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Balancing young athletes' training with playing games

Patrick J Cohn PhD explains why young athletes should have fun when participating in sport.

Young athletes are motivated to participate in sport for many different reasons. Most young athletes want to have fun and sports allow them to participate in playing games. Some athletes like to feel part of a group, so they can socialize with other athletes and sometimes test their skills with similar-age athletes. Furthermore, sports can be an escape from the regular school day for many children in which they can become immersed in play activities.


As an example, my daughter loves to learn how to play tennis with other youngsters via an instructor or group leader. Her desire to play sports comes from being with other athletes and playing challenge games the instructor teaches. However, she is less likely to have fun when it's just her alone with dad! In the beginning young athletes need to have lots of game time because they associate playing games with other athletes as enjoyable. The enjoyment that youngsters experience from games creates a natural interest in the sport, making them want to continue and keep coming back for more. Eventually, they will be motivated for other reasons; hopefully for the love of sports and competition.

As a child becomes "hooked" on soccer and loves the game, she/he will naturally want to get better and improve their skill level. As young athletes progress from beginning to intermediate levels, they soon want to master the skills of the game. They understand that training and instruction will develop skills faster. So instead of soccer being just fun and games, it becomes more of an exercise in mastery and skill improvement. For this reason, you want to balance both training (drills) and instruction with playing games to keep it fun while ensuring skill development.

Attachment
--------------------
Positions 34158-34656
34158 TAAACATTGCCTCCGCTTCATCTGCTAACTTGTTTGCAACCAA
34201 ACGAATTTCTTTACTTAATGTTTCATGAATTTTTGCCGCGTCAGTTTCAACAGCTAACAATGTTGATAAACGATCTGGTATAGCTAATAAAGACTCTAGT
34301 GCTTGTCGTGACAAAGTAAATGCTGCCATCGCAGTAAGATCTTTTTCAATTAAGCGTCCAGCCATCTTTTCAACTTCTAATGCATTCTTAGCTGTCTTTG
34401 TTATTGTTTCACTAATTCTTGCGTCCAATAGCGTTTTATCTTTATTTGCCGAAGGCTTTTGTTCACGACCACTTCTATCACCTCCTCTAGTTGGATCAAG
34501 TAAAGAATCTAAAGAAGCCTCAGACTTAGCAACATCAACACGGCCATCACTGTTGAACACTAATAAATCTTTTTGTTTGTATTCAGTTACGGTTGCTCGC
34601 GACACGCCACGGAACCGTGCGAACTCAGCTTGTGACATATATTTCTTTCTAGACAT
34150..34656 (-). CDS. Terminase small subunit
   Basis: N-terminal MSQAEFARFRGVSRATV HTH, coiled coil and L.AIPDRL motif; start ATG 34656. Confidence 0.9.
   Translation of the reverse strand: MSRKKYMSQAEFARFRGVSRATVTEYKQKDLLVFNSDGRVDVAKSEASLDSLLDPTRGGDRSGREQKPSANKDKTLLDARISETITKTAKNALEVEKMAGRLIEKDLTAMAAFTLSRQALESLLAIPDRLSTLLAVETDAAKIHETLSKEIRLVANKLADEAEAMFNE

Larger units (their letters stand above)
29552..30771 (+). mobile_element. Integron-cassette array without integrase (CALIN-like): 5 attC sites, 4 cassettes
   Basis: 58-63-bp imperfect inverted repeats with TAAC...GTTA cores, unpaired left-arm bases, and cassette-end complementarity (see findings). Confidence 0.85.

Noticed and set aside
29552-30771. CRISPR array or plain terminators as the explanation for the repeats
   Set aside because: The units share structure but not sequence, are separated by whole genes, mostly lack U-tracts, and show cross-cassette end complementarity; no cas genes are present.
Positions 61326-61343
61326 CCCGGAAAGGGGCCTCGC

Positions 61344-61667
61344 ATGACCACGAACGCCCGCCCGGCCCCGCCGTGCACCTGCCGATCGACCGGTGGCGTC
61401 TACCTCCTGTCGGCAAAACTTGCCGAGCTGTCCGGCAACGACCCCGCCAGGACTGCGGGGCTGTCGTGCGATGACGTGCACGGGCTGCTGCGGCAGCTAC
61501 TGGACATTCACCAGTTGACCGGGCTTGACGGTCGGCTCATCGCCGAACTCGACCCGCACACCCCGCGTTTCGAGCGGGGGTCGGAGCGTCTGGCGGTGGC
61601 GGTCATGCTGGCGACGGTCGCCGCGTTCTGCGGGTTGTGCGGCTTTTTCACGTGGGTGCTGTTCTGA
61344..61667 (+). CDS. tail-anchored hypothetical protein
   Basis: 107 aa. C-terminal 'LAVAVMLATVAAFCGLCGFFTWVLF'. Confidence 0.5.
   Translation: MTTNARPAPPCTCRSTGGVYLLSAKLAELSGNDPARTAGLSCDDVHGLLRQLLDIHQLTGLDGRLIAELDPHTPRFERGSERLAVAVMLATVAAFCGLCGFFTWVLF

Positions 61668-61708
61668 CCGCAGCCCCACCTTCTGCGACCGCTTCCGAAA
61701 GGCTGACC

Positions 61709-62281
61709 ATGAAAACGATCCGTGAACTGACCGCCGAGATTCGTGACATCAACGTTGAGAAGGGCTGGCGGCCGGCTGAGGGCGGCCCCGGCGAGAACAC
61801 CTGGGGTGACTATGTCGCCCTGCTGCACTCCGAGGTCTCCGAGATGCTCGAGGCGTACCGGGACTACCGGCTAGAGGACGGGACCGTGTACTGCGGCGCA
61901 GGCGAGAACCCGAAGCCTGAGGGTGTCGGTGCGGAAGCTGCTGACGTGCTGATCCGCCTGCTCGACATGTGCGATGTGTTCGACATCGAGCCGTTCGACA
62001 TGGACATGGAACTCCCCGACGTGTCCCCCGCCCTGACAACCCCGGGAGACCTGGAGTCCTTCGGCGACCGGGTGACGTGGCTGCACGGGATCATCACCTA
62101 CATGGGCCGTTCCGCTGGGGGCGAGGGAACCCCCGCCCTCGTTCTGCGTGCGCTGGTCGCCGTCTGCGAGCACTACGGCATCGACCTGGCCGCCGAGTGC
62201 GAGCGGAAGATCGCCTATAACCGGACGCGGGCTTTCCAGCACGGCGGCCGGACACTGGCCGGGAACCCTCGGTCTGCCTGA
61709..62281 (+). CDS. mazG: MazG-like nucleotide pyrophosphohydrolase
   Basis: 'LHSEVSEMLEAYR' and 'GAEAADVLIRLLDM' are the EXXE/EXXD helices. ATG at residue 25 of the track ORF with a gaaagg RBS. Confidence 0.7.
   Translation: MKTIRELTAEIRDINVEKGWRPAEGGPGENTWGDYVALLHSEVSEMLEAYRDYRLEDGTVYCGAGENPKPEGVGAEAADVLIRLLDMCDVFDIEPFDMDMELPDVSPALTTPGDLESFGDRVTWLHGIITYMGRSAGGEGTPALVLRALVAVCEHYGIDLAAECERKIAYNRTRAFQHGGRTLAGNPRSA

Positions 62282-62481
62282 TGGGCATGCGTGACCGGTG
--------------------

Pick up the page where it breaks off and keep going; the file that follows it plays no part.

When I work with my students, I want them to have a balance between training mindset and performance or competitive mindset. Too much training alone for the sake of skill development can be boring for some athletes and not allow them to transfer their skills to the competition. When athletes approach competition, I suggest that they play more games and scrimmages and do less training, drilling, and instruction. The best way to develop confidence in games is to play in actual game situations encountered in competition. More game time will help a young athlete transfer what he or she has learned in training as new skills in competition.

When a child has fun in sports, they will be motivated to improve and love competition. Later, young athletes can begin to master the complex skills of their sport and learn about strategy. Young athletes must practice and train consistently to develop self-confidence and see improved performance in competition. However, some athletes can become obsessed with practice routines to the extent that they forget about why they are training and practicing. A child can fall in love with practice routines for practice sake and forget why they are practicing. I call this being stuck in the training mindset, which is not healthy for peak performance in competition.

Keep in mind that the purpose of practice, training, and instruction is to develop competence - then confidence - and to prepare an athlete to perform well in a competition. This is why balancing scrimmage or playtime with training and drilling is essential.

Article Reference

This article first appeared in:

  • COHN, P. (2006) Balancing young athletes' training with playing games. Brian Mackenzie's Successful Coaching, (ISSN 1745-7513/ 33/ June), p. 11-12

Page Reference

If you quote information from this page in your work, then the reference for this page is:

  • COHN, P. (2006) Balancing young athletes' training with playing games [WWW] Available from: [Accessed

About the Author

Dr Patrick Cohn works with athletes and teams worldwide from a variety of sports backgrounds. As the president and founder of Peak Performance Sports (Orlando, Florida), Dr Cohn is dedicated to instilling confidence and composure and teaching practical mental game skills to help athletes, teams, and corporate professionals perform at maximum levels.